599 F2d 142 United States v. Fels
599 F.2d 142
UNITED STATES of America, Plaintiff-Appellee,
Nancy FELS, Theodore Rodriguez, and Scott Williams,
Nos. 78-1992 to 78-1994.
United States Court of Appeals,
Submitted Feb. 28, 1979.
Decided April 24, 1979.
Santo J. Volpe, Jeffrey B. Steinback, Tim Biasiello, Chicago, Ill., for defendants-appellants.
L. Felipe Sanchez, Asst. U.S. Atty., Chicago, Ill., for plaintiff-appellee.
Before FAIRCHILD, Chief Judge, and PELL and BAUER, Circuit Judges.
Defendants Nancy Fels, Theodore Rodriguez, and Scott Williams, were indicted on February 16, 1978 in a four count indictment charging them with narcotics violations under 21 U.S.C. § 841.1 Defendants pled guilty to two counts each and were sentenced to concurrent terms of imprisonment for 2 years on each count, followed by a three year special parole. 21 U.S.C. § 841(b)(1)(A). The remaining counts were dismissed, as agreed, on the government's motion. Defendants now contend that their guilty pleas were taken in violation of Rule 11, Fed.R.Crim.P., and that they must be allowed to enter new pleas. We agree.
In attempting to fulfill the requirements of Rule 11, the district court often addressed its statements of the defendants' rights to all three and then moved from one to another in questioning them on their understanding of those rights. In our view, whatever difficulty the court experienced in complying with Rule 11 arose from proceeding in this way, rather than taking the defendants' pleas seriatim. Following is a parsing of the transcript of the plea hearing to determine whether, as to each defendant, the district court complied with Rule 11.
I. Defendant Fels
Rule 11(c)(1) requires the district court to inform the defendant of, and determine that he or she understands, "the nature of the charge to which the plea is offered, the mandatory minimum penalty provided by law, if any, and the maximum possible penalty provided by law." Fels does not contend that the court failed to inform her of the nature of the charges and determine that she understood them, and the record makes clear that the court did so.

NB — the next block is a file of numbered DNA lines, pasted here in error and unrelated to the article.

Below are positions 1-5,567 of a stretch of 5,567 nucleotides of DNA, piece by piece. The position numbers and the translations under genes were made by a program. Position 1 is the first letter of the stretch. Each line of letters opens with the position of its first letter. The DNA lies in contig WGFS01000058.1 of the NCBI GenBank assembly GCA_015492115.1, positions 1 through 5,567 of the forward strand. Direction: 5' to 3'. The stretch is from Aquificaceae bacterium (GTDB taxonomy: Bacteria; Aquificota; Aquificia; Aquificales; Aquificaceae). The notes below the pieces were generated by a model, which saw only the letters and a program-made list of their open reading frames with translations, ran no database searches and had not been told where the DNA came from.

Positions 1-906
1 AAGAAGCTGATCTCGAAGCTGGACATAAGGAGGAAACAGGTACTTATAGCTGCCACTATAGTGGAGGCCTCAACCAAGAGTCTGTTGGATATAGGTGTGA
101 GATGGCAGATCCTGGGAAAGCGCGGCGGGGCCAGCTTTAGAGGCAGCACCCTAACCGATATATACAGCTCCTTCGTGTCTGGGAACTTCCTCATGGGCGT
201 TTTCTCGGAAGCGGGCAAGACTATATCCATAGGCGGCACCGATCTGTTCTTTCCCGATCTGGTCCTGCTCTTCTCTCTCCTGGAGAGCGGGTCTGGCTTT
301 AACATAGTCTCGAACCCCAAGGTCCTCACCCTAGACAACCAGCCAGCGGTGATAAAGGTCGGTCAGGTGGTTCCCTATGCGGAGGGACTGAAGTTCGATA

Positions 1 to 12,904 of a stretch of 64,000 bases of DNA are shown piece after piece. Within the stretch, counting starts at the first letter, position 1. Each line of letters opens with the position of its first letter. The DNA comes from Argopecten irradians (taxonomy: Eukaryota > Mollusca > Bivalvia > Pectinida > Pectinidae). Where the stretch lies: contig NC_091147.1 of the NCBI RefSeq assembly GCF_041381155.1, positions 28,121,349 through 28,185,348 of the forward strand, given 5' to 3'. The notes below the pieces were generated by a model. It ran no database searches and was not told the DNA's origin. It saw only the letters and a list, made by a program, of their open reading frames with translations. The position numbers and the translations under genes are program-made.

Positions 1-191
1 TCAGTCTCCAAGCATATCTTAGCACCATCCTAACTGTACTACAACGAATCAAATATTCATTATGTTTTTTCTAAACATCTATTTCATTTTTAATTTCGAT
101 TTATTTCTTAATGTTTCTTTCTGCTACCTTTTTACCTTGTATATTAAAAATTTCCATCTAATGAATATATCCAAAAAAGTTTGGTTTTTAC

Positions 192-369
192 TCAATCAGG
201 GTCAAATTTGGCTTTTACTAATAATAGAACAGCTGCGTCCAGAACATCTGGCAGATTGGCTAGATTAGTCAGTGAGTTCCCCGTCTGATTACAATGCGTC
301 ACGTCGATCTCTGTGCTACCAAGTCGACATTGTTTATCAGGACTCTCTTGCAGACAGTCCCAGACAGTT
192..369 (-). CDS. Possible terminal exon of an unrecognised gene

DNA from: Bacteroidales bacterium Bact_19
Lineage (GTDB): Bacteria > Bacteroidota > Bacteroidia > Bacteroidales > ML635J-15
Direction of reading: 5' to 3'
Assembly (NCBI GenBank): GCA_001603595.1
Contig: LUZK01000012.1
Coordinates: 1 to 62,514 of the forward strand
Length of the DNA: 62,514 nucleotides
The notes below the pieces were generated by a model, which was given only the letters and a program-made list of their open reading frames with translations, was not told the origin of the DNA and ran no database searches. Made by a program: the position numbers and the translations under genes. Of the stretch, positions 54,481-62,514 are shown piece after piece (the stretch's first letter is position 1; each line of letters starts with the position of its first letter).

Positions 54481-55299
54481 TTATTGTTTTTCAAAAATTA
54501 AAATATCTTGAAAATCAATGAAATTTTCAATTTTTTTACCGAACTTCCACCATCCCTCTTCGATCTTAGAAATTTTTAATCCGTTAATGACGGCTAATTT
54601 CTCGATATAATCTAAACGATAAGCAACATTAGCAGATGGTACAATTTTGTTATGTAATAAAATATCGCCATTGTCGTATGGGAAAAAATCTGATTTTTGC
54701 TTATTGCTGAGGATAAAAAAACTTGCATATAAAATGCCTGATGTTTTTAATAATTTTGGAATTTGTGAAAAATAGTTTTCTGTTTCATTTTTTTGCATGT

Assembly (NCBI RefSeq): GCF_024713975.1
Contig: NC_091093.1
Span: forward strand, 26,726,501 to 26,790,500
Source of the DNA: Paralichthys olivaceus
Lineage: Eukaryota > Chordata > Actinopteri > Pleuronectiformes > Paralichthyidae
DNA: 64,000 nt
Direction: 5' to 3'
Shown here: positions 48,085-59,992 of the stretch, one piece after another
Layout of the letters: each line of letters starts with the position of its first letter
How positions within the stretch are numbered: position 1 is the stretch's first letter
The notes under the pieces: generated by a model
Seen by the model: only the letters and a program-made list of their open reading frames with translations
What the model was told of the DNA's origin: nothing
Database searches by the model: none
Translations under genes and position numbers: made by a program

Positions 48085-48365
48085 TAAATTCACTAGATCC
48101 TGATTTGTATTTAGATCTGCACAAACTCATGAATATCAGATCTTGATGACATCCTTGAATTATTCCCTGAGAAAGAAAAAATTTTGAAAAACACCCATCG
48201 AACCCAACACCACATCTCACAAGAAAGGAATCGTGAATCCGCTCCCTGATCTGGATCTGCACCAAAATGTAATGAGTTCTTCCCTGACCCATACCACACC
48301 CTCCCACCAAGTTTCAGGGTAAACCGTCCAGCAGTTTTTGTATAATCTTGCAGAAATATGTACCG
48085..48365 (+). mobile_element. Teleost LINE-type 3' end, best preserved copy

The defendants' joint brief does contend that the court failed to comply with the remainder of Rule 11(c)(1). At one point the brief states that the noncompliance is found in the court's neglect to inform the defendants of the mandatory minimum penalty provided by law. Appellants' Br. at 10. This contention has no merit because the statute under which defendants were convicted provides no mandatory minimum penalty. 21 U.S.C. § 841(b)(1)(A).2 At another point, defendants state more generally that the court "failed to address (defendants) personally to determine whether they understood the various sentencing alternatives available." Appellants' Br. at 13. The court addressed all three defendants as follows:
Now, as to each one of these counts to which you are pleading, the statute provides for a maximum penalty of 15 years, a maximum fine of $25,000 and whatever sentence may be imposed will be followed by a three year special parole provision and you could be both fined and imprisoned as to each one of those counts and for that amount, that kind of a fine and a three year special parole provision.
Plea Hearing Tr. at 23. The court then asked each defendant, individually, if he or she understood the possible penalties. Fels responded that she did understand. Id. at 24. Thus it is clear that the district court did explain the sentencing alternatives provided in § 841.
Rule 11(c)(2), requiring the court to inform a defendant who is without counsel of his or her right to counsel, is inapplicable to this case because Fels has been represented by retained counsel throughout the proceedings in the district court and in this court.
Rule 11(c)(3) provides that the district court must inform the defendant, and determine that he or she understands,
that he has the right to plead not guilty or to persist in that plea if it has already been made, and that he has the right to be tried by a jury and at that trial has the right to assistance of counsel, the right to confront and cross-examine witnesses against him, and the right not to be compelled to incriminate himself . . . .
The district court addressed all three defendants and summarized the rights listed in subdivision (c)(3) as follows:
Now, let me say this, and I am not going to repeat it, the case can be tried, this case can be tried by a jury, or it can be tried before the Court in case you don't wish a jury, and if there is a trial the government would be required to prove what they charge in this indictment. The trial, of course, would involve all counts of the indictment.
The government would have the opportunity to bring in witnesses, your counsel would have the opportunity to cross-examine them. The government would be required to prove what they charge you with in this case and to prove it beyond a reasonable doubt.
You could bring in witnesses, you would have the right to bring in witnesses, if you wanted to, you could stand mute and do nothing if that's what you wanted to do, how you wanted to proceed, and your counsel would have the right to cross-examine any witnesses that the government brought in.
Plea Hearing Tr. at 7. Immediately after reciting the above, the court turned to defendant Williams and asked if he understood these rights and waived them. The court did not question Fels about these rights, at that point or elsewhere in the transcript of the plea hearing.